“My head is full of thoughts of self-loathing, unable to see any good inside myself. I am in a pit and no one has thrown me a ladder, just a rope that I am too discouraged to even attempt to climb.” Depression: A silent War, Tiffany Wilson
When I wrote this in January of this year (2020), I was creating a word picture of my own. I was diving a little deeper than just feeling stuck in a pit to using the analogy of being thrown a rope instead of a ladder. This analogy is in relation to Christians and experiences I have had in the past. People often seem to care enough to throw down a rope, but what I really need is a ladder for my feet to climb. The picture is a descriptions of pulling myself up with my shaky hands and flimsy arms versus having a solid place for my feet to land along the way, traveling up and out of the pit.
This brings me to my next point: the depressed need to rest! If I can impart any wisdom to you that has been revealed to me these past few months, it would be to allow yourself to rest. There is a reason we use such dramatic words to describe depression, because what we feel emotionally, our bodies feel physically. There will be many you come in contact with that will tell you to pray harder, believe better and cast the enemy out in Jesus name. I encourage you to create a safe space for yourself, that allows the Lord to love you right where you are. I have questioned many times, “If other people are disappointed in me for being depressed, is God?” Although I was unable to hear his reply because I was too distracted by the discouragement everyone else was making me feel, God did not give up on answering me. He loves me so much that he used three different people in a matter of one week to tell me exactly how much He loves and accepts me (and these were people who knew very little about me, I might add, for those of you who struggle with unbelief).
When everyone seems to be against you, God is for you. His timing is perfect! His love is real and his compassion has the ability to warm his children to their core. Others may make you feel like God is disappointed in you because “Christians shouldn’t be depressed”, but I assure you, the enemy is using them to speak shame into your heart. I am not saying they malicious in their attempt to encourage you, I am saying those deceived and not walking according to the spirit can be used to hurt others. Emotions are not a sin, acting out of our emotions can make us sin, but being depressed in and of itself is not a sin.
Dear Lord, Wrap your loving arms around those who are beaten down and trampled over by words intended to uplift, but have done the opposite and thrown them deeper in despair. Speak to their souls that Your love will never fade, but will transcend any bottomless pit they have been trapped in. Take the shame of disappointment and embrace them with unconditional love and acceptance. When all they feel is a blanket of heaviness, protect their minds from the discouragement that You must be disappointed in their inability to praise and be thankful. Catch every tear, like I know you do, and show them You cherish the one you created to cry so freely and feel so fiercely. In Jesus name, Amen.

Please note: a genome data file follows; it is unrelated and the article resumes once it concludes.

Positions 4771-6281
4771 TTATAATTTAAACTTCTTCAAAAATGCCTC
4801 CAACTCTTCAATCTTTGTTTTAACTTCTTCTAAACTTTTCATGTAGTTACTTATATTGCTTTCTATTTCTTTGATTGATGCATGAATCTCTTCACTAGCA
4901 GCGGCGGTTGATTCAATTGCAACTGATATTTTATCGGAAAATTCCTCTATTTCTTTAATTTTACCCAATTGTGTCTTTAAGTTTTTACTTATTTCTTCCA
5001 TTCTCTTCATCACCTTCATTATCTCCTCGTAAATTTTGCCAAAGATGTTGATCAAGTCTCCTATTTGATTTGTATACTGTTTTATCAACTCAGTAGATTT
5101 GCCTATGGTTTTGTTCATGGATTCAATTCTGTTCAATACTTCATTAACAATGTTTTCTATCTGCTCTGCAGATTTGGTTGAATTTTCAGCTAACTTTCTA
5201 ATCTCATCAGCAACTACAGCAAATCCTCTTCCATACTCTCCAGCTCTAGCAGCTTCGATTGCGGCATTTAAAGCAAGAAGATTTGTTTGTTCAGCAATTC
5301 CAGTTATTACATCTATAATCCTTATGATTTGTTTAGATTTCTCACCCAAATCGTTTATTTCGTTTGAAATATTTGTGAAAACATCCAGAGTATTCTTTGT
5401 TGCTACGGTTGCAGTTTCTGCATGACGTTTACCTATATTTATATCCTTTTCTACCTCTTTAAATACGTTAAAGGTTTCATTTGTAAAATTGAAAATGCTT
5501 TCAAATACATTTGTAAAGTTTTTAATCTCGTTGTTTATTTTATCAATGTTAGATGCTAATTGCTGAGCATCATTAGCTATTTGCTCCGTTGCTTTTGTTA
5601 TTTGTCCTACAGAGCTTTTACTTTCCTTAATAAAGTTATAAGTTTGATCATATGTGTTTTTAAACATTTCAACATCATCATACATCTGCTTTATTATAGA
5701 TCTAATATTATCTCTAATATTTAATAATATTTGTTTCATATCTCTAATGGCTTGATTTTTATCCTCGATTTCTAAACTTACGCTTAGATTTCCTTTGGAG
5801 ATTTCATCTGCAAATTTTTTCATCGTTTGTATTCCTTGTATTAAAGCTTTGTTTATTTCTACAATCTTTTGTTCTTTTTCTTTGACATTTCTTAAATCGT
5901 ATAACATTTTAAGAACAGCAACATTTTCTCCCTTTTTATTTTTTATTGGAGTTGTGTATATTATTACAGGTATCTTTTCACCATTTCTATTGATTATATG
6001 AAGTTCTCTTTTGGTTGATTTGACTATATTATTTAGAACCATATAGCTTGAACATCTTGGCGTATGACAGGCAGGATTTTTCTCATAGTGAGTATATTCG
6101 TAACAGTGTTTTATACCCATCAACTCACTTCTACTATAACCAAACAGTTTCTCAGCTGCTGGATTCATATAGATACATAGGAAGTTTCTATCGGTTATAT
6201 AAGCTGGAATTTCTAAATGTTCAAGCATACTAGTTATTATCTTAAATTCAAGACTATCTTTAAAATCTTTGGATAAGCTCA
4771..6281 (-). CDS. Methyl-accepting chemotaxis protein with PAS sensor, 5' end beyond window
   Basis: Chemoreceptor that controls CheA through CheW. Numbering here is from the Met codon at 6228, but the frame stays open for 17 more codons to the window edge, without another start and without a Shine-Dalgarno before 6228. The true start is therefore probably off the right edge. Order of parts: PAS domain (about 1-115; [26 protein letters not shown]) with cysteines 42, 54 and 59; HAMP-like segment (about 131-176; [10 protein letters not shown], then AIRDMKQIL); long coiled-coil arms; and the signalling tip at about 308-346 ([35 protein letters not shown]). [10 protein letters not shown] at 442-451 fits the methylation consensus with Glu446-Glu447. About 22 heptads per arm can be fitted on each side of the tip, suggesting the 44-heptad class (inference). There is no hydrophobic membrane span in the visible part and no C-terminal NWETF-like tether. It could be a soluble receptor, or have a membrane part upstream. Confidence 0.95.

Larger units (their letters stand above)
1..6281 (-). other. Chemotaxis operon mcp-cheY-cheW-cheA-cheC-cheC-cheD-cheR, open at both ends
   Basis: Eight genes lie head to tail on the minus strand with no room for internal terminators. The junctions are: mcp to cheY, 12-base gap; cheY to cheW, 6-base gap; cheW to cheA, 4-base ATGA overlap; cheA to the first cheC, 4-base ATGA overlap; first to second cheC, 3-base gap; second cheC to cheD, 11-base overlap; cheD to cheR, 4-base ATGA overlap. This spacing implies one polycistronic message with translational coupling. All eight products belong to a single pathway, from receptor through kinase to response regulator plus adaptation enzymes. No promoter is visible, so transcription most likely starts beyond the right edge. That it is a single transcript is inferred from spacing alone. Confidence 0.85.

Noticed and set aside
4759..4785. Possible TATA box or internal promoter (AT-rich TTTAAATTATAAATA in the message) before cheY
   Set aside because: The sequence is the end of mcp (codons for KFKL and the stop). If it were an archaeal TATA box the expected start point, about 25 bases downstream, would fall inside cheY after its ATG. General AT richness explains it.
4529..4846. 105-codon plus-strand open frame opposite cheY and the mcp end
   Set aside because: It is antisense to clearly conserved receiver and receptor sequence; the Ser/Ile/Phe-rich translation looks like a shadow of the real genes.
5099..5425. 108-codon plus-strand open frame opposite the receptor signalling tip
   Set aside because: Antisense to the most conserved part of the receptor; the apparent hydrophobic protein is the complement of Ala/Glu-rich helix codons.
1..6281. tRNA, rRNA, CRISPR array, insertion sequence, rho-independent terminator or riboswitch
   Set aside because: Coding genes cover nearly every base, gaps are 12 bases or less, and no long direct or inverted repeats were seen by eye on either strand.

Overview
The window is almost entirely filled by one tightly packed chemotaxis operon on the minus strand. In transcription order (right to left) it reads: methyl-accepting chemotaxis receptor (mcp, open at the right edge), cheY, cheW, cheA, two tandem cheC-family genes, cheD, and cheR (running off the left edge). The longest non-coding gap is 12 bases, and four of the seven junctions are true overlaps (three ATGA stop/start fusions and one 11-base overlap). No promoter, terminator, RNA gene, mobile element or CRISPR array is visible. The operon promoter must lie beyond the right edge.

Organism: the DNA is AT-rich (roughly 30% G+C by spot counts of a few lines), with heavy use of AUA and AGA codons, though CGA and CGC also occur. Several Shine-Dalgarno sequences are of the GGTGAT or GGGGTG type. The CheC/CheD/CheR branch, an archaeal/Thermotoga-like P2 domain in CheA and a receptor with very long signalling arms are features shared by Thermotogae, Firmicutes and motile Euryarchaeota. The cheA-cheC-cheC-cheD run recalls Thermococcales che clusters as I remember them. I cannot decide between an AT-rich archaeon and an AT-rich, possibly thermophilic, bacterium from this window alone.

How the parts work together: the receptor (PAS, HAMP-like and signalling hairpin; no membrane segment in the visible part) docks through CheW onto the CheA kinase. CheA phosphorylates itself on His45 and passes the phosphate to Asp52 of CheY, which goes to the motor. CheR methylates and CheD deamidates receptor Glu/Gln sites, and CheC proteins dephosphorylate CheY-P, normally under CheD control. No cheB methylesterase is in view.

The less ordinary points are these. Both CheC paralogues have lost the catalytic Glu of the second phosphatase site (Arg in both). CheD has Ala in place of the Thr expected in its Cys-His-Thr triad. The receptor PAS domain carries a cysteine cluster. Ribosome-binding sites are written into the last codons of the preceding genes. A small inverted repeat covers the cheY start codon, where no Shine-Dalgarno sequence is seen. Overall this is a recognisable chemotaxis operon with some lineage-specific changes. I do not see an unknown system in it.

Tiffany Wilson has struggled her whole life with negative body image and low self-esteem. Now, at the age of thirty-one she is beginning to realize her desire for beauty is vain and her “perfect” image is unattainable.
Her battle with wanting the perfect body was minor compared to what she later discovered. When Tiffany was twenty-two she was diagnosed with social phobia and bi-polar disorder. Unable to control her mood swings she reluctantly sought help.
An ongoing battle ensued as she was given a cocktail of prescription drugs in an attempt to tame her daily turmoil. Early on she was forced to take an anti-psychotic after an episode of “cutting”. When she became sedated to the point of delirium, Tiffany stopped medication.
Unable to handle life after a few short years of self-medicating and addiction she cleaned up and returned for medical assistance. Three years and seventy-five pounds later she again ceased her five bipolar prescribed drugs.
Now, with God on her side, Tiffany lives with bipolar and social phobia one day at a time. She is an avid reader and is currently working on her first novel. She believes her journey has made her compassionate about mental illness, and wants to encourage others that, yes, you can be a christian and have a mental illness. It does not make you less than other believers… you simply have a thorn in your side.